Buying an OEM cartridge is pretty far down on my list on would-do things. It's an expensive test! What I can do instead is try the original cartridge, which still has some ink left. I think the magenta was the first to run out, and then I changed all five cartridges for the non-OEM ones. But it's two years old, so the ink might have settled. At least I stored them with good sealing against drying out.

Looks like I should ask at OctoInk.

Manfred
 

ludens

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Mikling,

what you say makes a lot of sense.

Thus based on my experience on tests performed by myself Precision Colors, it appears that you might have used ink similar to the 1020 pigment whose lineage is older.

That's what I suspect too. Indeed the pigment of this ink seems to stay pretty close to the surface of the paper. Seen with the naked eye, it looks closer to laserjet toner than to dye ink. When looked at through the microscope, though, I can see that it does soak into the paper somewhat.

The paper I use is the plain universal type, that's sold everywhere for laser printers, inkjets or copy machines alike. I have used several brands. All inks tend to produce slightly ragged edges with this paper, due to flowing along the paper fibers. With the pigment ink I used the effect is small enough that with the naked eye it's invisible, so it produces good print quality, while with the dye ink used in the pigment ink cartridge the effect becomes large, causing poor print quality. Also that pigment ink can barely be seen on the backside of the paper, while the dye ink bleeds through so much that it doesn't allow double sided printing, in the normal mode. Maybe this bit of information gives you some reference as to how these inks compare to yours.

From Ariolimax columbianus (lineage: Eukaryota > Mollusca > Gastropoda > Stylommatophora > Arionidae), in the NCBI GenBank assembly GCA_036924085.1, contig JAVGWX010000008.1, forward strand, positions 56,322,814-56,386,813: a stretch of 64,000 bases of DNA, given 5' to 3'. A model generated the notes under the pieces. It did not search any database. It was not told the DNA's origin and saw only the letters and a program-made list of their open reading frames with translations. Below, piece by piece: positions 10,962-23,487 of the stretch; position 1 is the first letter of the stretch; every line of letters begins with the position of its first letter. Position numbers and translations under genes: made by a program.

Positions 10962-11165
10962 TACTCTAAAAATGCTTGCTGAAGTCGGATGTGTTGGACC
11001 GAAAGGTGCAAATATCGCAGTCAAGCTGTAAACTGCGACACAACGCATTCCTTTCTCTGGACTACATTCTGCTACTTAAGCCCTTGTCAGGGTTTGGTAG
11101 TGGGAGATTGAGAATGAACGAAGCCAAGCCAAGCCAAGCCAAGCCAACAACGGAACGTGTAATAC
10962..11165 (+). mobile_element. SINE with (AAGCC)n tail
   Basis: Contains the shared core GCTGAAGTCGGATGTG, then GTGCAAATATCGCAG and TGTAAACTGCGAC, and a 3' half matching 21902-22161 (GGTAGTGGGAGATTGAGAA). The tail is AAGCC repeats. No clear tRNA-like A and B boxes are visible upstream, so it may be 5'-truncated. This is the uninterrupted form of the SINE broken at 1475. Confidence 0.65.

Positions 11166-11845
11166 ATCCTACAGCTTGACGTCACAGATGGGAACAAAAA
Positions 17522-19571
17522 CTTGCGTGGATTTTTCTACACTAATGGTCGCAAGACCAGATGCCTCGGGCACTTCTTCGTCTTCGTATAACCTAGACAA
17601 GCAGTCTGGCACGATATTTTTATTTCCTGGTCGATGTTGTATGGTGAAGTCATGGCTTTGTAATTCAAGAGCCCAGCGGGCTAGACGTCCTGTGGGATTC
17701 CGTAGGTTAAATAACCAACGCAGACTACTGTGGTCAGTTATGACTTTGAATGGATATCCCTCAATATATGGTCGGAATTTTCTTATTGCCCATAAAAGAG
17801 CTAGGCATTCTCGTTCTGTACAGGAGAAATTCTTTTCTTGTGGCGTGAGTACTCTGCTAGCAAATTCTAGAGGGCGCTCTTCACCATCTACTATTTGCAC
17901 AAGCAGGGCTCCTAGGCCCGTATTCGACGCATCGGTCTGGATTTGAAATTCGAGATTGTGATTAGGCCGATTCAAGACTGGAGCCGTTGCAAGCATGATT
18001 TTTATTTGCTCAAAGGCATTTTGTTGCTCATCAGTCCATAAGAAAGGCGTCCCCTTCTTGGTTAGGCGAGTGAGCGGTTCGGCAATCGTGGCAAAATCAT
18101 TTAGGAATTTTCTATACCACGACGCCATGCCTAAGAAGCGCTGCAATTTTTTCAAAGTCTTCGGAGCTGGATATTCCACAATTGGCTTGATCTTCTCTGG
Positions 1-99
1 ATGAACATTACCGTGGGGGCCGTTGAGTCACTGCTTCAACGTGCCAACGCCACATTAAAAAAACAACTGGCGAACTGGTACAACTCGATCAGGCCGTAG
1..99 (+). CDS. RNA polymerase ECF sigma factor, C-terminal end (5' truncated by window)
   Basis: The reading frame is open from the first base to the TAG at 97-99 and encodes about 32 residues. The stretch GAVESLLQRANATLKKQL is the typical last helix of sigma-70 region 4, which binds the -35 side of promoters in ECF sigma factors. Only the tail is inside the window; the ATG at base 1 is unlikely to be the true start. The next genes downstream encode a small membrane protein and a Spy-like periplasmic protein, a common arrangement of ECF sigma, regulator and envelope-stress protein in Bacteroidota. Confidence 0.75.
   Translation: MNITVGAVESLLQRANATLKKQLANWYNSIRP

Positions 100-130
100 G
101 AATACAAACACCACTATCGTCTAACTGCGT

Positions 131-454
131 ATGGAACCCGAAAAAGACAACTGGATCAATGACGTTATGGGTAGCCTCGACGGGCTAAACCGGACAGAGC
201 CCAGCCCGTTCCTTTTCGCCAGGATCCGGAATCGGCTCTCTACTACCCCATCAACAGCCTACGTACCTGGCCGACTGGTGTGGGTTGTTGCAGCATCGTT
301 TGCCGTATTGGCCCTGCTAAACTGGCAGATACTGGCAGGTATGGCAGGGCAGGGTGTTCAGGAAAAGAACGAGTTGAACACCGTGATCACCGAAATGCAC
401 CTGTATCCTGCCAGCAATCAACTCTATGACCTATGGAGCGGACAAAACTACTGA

Can I order a bottle of that 1128 ink from you? I tried, the day before joining this forum, but was stopped in my tracks by your checkout system not offering Chile or South America as destination.

Manfred
 

ludens

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The images in my post above don't seem to work at all! I forgot that my web server has hotlink protection enabled... duh!

I made a minimal web page with the images. That one works, at least for me:

http://ludens.cl/temp/canonprinter.html


Manfred
 

PeterBJ